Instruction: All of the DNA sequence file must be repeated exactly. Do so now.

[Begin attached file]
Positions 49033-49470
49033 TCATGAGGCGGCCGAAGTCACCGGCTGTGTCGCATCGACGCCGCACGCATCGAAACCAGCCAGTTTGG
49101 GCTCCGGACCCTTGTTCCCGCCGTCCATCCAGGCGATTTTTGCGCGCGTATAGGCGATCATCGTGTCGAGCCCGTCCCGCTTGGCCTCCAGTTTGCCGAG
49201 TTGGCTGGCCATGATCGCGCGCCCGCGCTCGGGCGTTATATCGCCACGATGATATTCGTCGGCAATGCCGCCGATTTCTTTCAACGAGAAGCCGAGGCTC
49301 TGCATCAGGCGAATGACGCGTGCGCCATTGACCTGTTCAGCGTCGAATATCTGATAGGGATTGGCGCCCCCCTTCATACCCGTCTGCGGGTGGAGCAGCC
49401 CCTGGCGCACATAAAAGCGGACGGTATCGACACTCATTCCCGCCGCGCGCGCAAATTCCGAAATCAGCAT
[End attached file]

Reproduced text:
Positions 49033-49470
49033 TCATGAGGCGGCCGAAGTCACCGGCTGTGTCGCATCGACGCCGCACGCATCGAAACCAGCCAGTTTGG
49101 GCTCCGGACCCTTGTTCCCGCCGTCCATCCAGGCGATTTTTGCGCGCGTATAGGCGATCATCGTGTCGAGCCCGTCCCGCTTGGCCTCCAGTTTGCCGAG
49201 TTGGCTGGCCATGATCGCGCGCCCGCGCTCGGGCGTTATATCGCCACGATGATATTCGTCGGCAATGCCGCCGATTTCTTTCAACGAGAAGCCGAGGCTC
49301 TGCATCAGGCGAATGACGCGTGCGCCATTGACCTGTTCAGCGTCGAATATCTGATAGGGATTGGCGCCCCCCTTCATACCCGTCTGCGGGTGGAGCAGCC
49401 CCTGGCGCACATAAAAGCGGACGGTATCGACACTCATTCCCGCCGCGCGCGCAAATTCCGAAATCAGCAT